Pinkafeld

A small town of barely five thousand residents, Pinkafeld sits halfway between Vienna and Graz and is tucked away in the wooded mountains that enshroud Burgenland, the least populous state in Austria. A river – or rather, a stubborn stream – runs down the middle of the town and demarcates the northernmost and the southernmost edges of the town, and one can take the trails that have been paved along both sides of the stream. The stroll, which guides the pedestrian from a paved trail to a gravel-filled pathway and finally onto a dirt road littered with pebbles of animal dung, takes an hour – an hour and fifteen minutes if one were to make a detour near the town center and admire Pinkafeld’s Hauptstraße and the sixteen shops that line it.

The Hauptstraße, or Main Street, stretches and yawns for two kilometers. Most stores on Main Street do not open until ten or eleven, and even then the shopkeepers routinely bring their hands up to their mouths or rub their eyes with their fists during hours. Orange bicycles and silver cars speed down the smoothly paved road, while the owner of the tobacco stand gives orders to her husband before shooing him off to the back of the store whenever a customer walks in to chat.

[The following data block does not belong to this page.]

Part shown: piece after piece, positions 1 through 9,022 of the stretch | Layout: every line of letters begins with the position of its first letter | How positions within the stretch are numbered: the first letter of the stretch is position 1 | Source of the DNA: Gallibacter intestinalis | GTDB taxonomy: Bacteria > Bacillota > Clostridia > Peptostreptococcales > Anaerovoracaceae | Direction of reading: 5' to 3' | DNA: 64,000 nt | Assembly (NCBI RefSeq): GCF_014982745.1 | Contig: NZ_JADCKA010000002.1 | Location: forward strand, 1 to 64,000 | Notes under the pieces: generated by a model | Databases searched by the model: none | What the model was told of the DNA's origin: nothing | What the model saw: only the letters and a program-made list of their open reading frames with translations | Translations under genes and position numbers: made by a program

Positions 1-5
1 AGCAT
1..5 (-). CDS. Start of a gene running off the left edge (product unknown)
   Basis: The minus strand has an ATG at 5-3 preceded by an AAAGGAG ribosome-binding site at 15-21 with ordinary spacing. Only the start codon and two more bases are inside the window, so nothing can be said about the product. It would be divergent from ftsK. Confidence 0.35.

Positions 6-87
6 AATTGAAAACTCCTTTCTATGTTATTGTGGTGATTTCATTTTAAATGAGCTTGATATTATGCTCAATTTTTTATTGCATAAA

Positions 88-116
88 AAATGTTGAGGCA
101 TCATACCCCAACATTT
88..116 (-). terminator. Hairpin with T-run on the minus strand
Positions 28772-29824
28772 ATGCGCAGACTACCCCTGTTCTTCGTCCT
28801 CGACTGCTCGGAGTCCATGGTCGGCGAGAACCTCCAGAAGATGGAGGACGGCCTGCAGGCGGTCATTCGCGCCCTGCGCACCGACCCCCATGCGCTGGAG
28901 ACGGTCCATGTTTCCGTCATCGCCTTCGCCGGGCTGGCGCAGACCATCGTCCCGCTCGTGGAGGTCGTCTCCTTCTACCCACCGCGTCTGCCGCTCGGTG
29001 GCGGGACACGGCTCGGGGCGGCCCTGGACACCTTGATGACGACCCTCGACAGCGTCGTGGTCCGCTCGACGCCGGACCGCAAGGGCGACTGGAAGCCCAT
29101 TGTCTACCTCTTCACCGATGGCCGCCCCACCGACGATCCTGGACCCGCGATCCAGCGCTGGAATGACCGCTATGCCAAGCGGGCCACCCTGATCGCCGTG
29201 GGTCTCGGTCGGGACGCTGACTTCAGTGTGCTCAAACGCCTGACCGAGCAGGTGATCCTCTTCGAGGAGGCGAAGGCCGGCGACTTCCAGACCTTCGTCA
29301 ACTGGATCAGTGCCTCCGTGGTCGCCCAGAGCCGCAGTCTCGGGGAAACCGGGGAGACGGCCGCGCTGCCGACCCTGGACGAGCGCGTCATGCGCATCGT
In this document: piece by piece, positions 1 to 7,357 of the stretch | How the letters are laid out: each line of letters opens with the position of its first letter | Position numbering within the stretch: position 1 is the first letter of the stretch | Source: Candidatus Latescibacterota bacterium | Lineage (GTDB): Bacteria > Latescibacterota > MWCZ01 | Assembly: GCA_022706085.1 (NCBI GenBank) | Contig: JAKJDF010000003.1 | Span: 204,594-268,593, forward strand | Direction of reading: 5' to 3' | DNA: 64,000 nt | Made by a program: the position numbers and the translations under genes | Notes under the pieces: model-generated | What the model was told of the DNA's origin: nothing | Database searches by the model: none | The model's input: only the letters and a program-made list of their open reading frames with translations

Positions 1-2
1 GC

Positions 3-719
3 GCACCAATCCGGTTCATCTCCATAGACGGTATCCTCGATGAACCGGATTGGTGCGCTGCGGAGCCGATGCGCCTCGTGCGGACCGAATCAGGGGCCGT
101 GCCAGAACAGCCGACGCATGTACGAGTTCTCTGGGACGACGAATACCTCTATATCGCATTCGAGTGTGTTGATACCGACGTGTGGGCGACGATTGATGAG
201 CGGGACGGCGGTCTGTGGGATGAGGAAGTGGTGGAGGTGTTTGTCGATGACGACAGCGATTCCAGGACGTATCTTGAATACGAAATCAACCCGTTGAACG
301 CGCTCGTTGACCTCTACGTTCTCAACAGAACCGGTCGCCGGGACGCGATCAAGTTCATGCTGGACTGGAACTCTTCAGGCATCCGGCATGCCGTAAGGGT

From the Main Street an artery of side streets branches out into small pockets of neighborhoods. There, elderly women wearing curly, white hair gossip from their windows with their neighbors and greet passersby with wistful nods and croak out hellos. The men, if they are to be seen, exchange gruff words in front of their houses and blow out puffs of cigarettes that tinge the air with the scent of tobacco and dot the sidewalks with ashes; they cup their hands to express the seriousness of their morning opinions.

Following one of these side streets leads to a corner store that exclusively sells espresso machines. Inside, a balding man dons brown suspenders and walks back and forth, waiting for someone to buy the newest espresso machine on sale. He looks outside of his window to glare at a flurry of students running from the bus stops to their schools.

One block over, the aptly named Kirchengasse takes one to the town’s Catholic church. A donation box sits outside asking passersby to donate their spare change for the refugees. Several meters away, a statue of Christ sunbathes on the cross; a leftover kebab and an empty bottle of Coca Cola have been bestowed under His feet. A young mother pushes a stroller past the church with one arm and uses the other to text. And inside this church, with its empty pews, one would find the town’s resident atheist foreigner, kneeling down by a corner to watch a brown spider enjoy its breakfast.

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